A rainout on Wednesday night has put the Reds and Padres in a tougher spot on Thursday. The two teams will play a day-night doubleheader Thursday on a getaway day.
Game 1 is slated for 12:35 p.m. ET as originally scheduled and Game 2, the rescheduled game from the postponement, will begin at 6:10 p.m.
Wednesday's original starters -- Johnny Cueto for the Reds and Ian Kennedy for the Padres -- are scheduled to start Game 1.
The Padres, who have one of the more anemic offenses in Major League Baseball, will have a tall order trying to slow the historically good start to the season currently being enjoyed by Cueto.
Cueto is the Major League leader in ERA (1.43), innings pitched (63) and opponents' batting average (.138). He is the first Reds pitcher to throw at least seven innings in his first eight starts of a season since Bucky Walters in 1944.
"I was really impressed by the hits-to-innings-pitched -- really, really impressive," Padres manager Bud Black said. "Not knowing him, but just following a little bit from afar, it seems like now he's totally healthy; I know that he's fought some injuries over the last couple of years, a variety of things going on physically.
"But I can't imagine anybody pitching any better than he has this early part of the season. Eight starts, 63 innings, that's impressive. I'm not a mathematician, but that's almost eight innings a start. In this day and age, that's pretty good. Walks are down, strikeouts are up. It's real, he's good. He's got a good arm, he's got good stuff."
Until Cueto's eight-inning start vs. the Rockies on Friday, no one in the Majors began a season with at least seven innings pitched over the first eight starts with two runs or fewer allowed in each since the Dodgers' Fernando Valenzuela in 1981.
"I'm amazed, and yet not surprised, because I've had a chance to see him a lot," Reds manager Bryan Price said. "I've talked with Johnny in the past about empty pitches, which are pitches that are thrown that really didn't serve a purpose -- like a high fastball or a slider that misses way off the plate. It didn't serve any value. He has thrown so few of those pitches this year. He's around the plate with everything. When he's not, he's teasing the hitter just off the plate or just below or above the zone.
"He's quite pitch efficient. He's not going into the eighth inning with 119 pitches or throwing 135 pitches to throw nine innings. He's so pitch efficient, that it's a lot more comfortable to see him out there in seventh, eighth and ninth innings and see those innings start to stockpile."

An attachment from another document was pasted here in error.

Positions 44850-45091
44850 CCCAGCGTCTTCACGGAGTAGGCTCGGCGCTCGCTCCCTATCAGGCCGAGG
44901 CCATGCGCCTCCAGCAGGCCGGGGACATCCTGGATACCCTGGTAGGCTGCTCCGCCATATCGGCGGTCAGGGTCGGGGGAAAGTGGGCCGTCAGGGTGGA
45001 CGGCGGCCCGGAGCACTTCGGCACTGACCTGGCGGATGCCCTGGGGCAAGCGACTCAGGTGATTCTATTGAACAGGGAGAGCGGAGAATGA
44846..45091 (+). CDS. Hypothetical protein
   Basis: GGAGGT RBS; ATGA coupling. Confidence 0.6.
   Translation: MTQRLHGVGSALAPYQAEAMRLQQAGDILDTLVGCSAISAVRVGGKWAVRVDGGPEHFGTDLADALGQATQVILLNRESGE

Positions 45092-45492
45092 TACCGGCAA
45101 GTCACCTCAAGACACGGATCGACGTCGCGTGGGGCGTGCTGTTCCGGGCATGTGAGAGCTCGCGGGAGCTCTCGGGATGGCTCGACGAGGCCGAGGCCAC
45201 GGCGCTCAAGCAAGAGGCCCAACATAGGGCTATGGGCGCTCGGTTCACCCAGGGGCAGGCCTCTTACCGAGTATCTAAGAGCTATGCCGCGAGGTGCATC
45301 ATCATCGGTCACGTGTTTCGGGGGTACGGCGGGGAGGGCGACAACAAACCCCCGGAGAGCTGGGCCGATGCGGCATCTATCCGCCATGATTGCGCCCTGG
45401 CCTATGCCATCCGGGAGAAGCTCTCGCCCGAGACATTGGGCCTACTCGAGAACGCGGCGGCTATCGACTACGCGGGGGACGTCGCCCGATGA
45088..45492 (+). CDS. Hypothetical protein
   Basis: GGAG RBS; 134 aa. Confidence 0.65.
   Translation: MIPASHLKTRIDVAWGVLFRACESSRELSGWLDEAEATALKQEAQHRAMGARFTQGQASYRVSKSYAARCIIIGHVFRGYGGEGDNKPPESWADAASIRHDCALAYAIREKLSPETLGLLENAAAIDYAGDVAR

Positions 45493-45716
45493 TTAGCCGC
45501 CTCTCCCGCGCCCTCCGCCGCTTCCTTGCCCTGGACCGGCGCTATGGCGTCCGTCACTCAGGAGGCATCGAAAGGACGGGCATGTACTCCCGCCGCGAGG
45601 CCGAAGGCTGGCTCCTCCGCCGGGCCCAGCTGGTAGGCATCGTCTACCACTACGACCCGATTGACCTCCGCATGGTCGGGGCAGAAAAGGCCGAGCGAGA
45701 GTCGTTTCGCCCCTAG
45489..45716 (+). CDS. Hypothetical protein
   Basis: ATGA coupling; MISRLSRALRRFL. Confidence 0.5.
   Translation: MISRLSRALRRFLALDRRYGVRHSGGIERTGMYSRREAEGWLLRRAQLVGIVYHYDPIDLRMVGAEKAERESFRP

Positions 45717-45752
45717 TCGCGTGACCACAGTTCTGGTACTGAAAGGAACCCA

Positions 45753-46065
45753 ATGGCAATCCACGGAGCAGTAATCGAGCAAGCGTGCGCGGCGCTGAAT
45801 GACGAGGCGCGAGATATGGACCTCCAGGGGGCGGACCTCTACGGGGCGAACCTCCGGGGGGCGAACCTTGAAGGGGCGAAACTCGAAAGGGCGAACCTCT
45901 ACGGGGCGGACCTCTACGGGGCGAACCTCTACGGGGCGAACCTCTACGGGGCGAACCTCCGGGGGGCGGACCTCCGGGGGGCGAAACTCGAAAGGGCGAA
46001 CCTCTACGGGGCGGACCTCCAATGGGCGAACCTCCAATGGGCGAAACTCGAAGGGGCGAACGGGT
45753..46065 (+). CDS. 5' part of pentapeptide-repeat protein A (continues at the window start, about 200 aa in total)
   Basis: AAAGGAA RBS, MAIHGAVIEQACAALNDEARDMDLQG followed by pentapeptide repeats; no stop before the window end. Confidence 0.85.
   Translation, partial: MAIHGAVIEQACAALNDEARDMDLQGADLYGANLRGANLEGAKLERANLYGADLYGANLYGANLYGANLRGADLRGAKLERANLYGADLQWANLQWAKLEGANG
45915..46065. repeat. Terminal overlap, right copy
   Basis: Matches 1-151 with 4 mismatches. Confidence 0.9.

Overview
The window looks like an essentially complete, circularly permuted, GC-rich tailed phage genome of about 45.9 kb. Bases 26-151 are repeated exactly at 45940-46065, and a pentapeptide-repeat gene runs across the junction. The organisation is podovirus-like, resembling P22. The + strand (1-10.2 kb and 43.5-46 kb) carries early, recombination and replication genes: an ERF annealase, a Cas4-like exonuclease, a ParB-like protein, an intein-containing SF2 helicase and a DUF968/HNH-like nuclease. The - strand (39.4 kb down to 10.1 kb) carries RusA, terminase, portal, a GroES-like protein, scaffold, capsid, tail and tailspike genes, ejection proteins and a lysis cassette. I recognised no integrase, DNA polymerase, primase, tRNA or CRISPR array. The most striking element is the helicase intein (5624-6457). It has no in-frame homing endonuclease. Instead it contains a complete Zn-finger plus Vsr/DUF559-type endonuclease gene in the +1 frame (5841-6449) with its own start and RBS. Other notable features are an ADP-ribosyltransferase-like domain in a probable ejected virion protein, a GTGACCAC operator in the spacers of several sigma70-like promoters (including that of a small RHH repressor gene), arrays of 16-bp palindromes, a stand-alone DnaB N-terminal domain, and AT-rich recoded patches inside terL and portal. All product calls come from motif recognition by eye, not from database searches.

San Diego might be able to take advantage of some of Cueto's misfortune, however. He has only a 3-2 record, because he's been a victim of either low run support or blown saves (two).
Lifetime vs. the Padres, Cueto is 2-2 with a 6.00 ERA, with his last victory coming on Aug. 2, 2012, in Cincinnati.
In Game 2, San Diego will start Tyson Ross while the Reds have the spot listed as "TBA." Alfredo Simon was originally the Thursday series finale starter for Cincinnati but has been moved back.
"There are certain protocols we have to follow before we can announce Game 2," Price said. "We prefer to have Simon pitch the following day in Philadelphia."
The Reds are expected to use their permitted 26th man allowance for the doubleheader to call up a spot starter to take the mound. One candidate could be Triple-A Louisville lefty Jeff Francis, who is scheduled to start Thursday in the Bats' game at Norfolk.
Reds: Frazier comfortable at plate
Reds third baseman Todd Frazier is enjoying a career-best 12-game hitting streak.
Frazier has made some minor adjustments at the plate this season with new hitting coaches Don Long and Lee Tinsley, but just feels very comfortable these days in the batter's box.
"It's nice to know when you're up there, the pressure is on the pitcher. You're not worried about a thing," Frazier said. "You have hitting coaches and players that have your back and understand your swing. With the situation we've got here with the new staff, they have been very helpful with me. We work on a lot of things, watch film and understand that if I slow everything down and be the hitter I am and trust my hands, I know I have the power. I know that I can hit the ball out of any park. Not to be cocky, but you've got to be that way. You have to be positive and understand that you're the best hitter you can be."
Padres: Alonso 'locked in and focused'
Yonder Alonso had a slow start to the 2014 campaign, hitting .167 in the month of April. But the first baseman has put together a solid first half of May, going into Thursday's contest against the Reds hitting .281 (9-for-32) on the month. Over his previous five games entering Thursday, Alonso was hitting .412 (7-for-17) with two doubles.
"I just think I've been focusing a lot more on my work pregame, during batting practice and in the game," Alonso said.. "I've been locked-in and focused. I think if you do a good job of working before the game and making sure those things are solid, everything else will get taken care of in the game."
Alonso was 0-for-3 in the series opener against Cincinnati on Tuesday, but said that a hitless game will happen from time to time, and doesn't take away from the groove he's in.
"That's baseball, man," he said. "It's not every day you're gonna go 3-for-3. It's just part of the game and you've just got to continue to work and continue to have solid work in the cage and so on and so forth. And just keep going."
• Wednesday's postponement was only the ninth in the 12-season history of Great American Ball Park, but the second this season.